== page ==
A complete working solution can be achived by integrating the following modules in addition to this module:


Install libvirt:

class {'libvirt': }

Install including the DRBD hook:

class {'libvirt':
  qemu_hook => 'drbd',

If you want to see the diffs of the xml file generated, set libvirt::diff_dir to a directory. As a result all generated XML files are stored there, and diffs are visible.

Define a network (basic linux bridge example):

libvirt::network { 'net-simple':
    forward_mode   => 'bridge',
    bridge         => 'br-simple',

Define a network (advanced openvswitch example):

libvirt::network { 'net-ovs':
  forward_mode     => 'bridge',
  bridge           => 'br-ovs',
  virtualport_type => 'openvswitch',
  autostart        => true,
  portgroups       => [
                       {'name'     => 'intern',
                        'trunk'    => false,
                        'vlan_tag' => '2',
                       {'name'     => 'trunk',
                        'trunk'    => true,
                        'vlan_tag' => ['100', '101', '102', ],

Define a domain (VM):

libvirt::domain { 'my-domain':
  devices_profile => 'default',
  dom_profile     => 'default',
  boot            => 'hd',
  domconf         => { memory: { values => '2048', attrs => { unit => 'MiB' }}},
  disks           => [{'type' => 'block',
                       'device' => 'disk',
                       'source' => {'dev' => '/dev/vm-pool/my-domain.img'},
                      {'type'   => 'file',
                       'device' => 'disk',
                       'source' => {'dev' => '/var/lib/libvirt/images/my-disk.qcow2'},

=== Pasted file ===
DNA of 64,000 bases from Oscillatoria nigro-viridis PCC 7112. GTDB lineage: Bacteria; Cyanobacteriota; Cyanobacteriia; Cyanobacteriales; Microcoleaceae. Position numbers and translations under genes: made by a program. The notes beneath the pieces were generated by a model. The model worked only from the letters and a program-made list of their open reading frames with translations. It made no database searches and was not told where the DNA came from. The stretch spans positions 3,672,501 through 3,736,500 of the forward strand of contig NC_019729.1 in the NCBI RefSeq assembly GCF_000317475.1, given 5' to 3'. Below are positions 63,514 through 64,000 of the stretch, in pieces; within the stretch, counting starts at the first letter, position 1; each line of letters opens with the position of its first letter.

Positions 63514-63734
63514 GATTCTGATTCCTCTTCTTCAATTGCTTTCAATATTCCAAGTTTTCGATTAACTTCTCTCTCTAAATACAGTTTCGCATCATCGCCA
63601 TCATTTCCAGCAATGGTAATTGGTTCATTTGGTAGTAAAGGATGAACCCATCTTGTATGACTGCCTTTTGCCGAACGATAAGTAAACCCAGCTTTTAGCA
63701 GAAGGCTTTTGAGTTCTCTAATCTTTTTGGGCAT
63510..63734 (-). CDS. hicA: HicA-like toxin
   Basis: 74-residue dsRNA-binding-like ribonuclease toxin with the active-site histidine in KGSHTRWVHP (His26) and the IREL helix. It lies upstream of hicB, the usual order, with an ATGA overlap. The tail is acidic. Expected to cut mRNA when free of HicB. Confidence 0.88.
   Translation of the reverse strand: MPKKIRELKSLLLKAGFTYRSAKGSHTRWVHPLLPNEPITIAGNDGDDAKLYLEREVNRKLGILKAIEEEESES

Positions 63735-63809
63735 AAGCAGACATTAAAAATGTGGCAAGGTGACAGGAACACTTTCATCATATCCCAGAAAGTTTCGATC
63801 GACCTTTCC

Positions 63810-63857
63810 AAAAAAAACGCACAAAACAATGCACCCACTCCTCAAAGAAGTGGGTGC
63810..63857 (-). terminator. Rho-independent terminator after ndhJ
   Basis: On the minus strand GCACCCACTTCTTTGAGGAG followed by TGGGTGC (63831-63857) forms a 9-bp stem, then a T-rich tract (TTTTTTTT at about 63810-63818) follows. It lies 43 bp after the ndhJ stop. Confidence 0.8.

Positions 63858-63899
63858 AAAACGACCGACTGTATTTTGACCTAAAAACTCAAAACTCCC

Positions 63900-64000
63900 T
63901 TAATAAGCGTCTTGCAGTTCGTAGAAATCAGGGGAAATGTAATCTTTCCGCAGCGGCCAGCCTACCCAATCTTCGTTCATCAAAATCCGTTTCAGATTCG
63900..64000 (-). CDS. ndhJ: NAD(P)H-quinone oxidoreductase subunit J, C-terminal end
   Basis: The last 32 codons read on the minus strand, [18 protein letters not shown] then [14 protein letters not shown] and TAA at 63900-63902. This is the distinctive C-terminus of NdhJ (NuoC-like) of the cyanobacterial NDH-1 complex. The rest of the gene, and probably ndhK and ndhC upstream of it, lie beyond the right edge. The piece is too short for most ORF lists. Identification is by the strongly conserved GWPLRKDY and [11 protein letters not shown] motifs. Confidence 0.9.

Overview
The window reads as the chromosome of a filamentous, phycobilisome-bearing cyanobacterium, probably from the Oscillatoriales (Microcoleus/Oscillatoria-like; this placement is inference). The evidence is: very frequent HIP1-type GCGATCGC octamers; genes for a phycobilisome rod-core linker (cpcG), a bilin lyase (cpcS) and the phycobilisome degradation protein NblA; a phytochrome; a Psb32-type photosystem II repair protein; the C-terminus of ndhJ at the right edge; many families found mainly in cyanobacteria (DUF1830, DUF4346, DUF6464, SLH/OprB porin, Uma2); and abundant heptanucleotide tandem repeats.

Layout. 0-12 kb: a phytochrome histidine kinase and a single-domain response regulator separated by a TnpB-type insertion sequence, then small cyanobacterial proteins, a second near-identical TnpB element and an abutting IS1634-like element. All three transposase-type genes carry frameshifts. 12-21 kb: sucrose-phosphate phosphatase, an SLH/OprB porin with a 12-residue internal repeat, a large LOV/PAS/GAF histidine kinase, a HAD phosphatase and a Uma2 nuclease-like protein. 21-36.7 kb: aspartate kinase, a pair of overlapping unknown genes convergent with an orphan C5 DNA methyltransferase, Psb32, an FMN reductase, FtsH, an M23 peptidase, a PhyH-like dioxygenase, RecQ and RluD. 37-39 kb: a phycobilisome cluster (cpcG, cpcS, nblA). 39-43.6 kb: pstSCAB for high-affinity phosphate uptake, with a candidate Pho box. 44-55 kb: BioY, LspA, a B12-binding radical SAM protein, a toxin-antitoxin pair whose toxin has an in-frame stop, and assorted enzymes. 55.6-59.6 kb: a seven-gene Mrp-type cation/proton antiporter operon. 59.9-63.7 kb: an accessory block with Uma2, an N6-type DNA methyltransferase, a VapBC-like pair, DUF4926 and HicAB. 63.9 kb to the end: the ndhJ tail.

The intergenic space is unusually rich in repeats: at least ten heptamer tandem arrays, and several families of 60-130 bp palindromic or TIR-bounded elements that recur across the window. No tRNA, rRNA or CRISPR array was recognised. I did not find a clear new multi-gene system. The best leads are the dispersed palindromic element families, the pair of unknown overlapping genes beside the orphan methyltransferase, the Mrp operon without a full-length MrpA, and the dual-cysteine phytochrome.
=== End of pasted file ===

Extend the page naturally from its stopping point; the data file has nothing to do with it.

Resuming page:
'bus'    => 'virtio',
                       'driver' => {'name'  => 'qemu',
                                    'type'  => 'qcow2',
                                    'cache' => 'none',
  interfaces      => [{'network' => 'net-simple'},],
  autostart       => true,

Define a storage pool:

libvirt_pool { 'default' :
    ensure     => present,
    type       => 'logical',
    autostart  => true,
    sourcedev  => '/dev/sda5',
    sourcename => 'vm',
    target     => '/dev/vm',

Complete documentation is included in puppet doc format in the manifest files or in the file.


The detailed configuration of all parameters is found in the file generated from the strings in the manifests.


Profiles are a set of values to add to the configuration, eg. some devices you like to add to all VM's (keyboard etc.)

The default profile used is defined in hiera in the data/profiles directory. The profiles in hiera are hash merged, so you can define you're own profiles easily. Here is an example:

        mode: 'capabilities'
        type: 'misc'
           values: '/dev/input/event3'

will result in a device (without the default devices...):


To not repeat all profile values you can 'inherit' a profile, meaning you set a base profile with wich the profile will be merged. Let's take enlarge our profile:

      base: 'default'
      merge: 'merge'

which results in the hostdev been added to the default profile. Merge parameter in profileconfig defines how to merge, valid values are merge (default) or deep for a deep merge.

Hint: To better see what is changing you can set libvirt::diff_dir to a directory.


Things currently not supported:

  • Operating Systems other than Debian, Ubuntu or RedHat. Adding support for other systems is a matter of defining the relevant parameters in hiera.
  • Documentation always needs some love ;) I would especially appreciate some examples of profiles you are using.

Patches to support any of these (or other) missing features are welcome.


Please report bugs and feature request using GitHub issue tracker.

For pull requests, it is very much appreciated to check your Puppet manifest with puppet-lint and the available spec tests in order to follow the recommended Puppet style guidelines from the Puppet Labs style guide.


This module is mainly written by Cirrax GmbH.

See the list of contributors for a list of all contributors.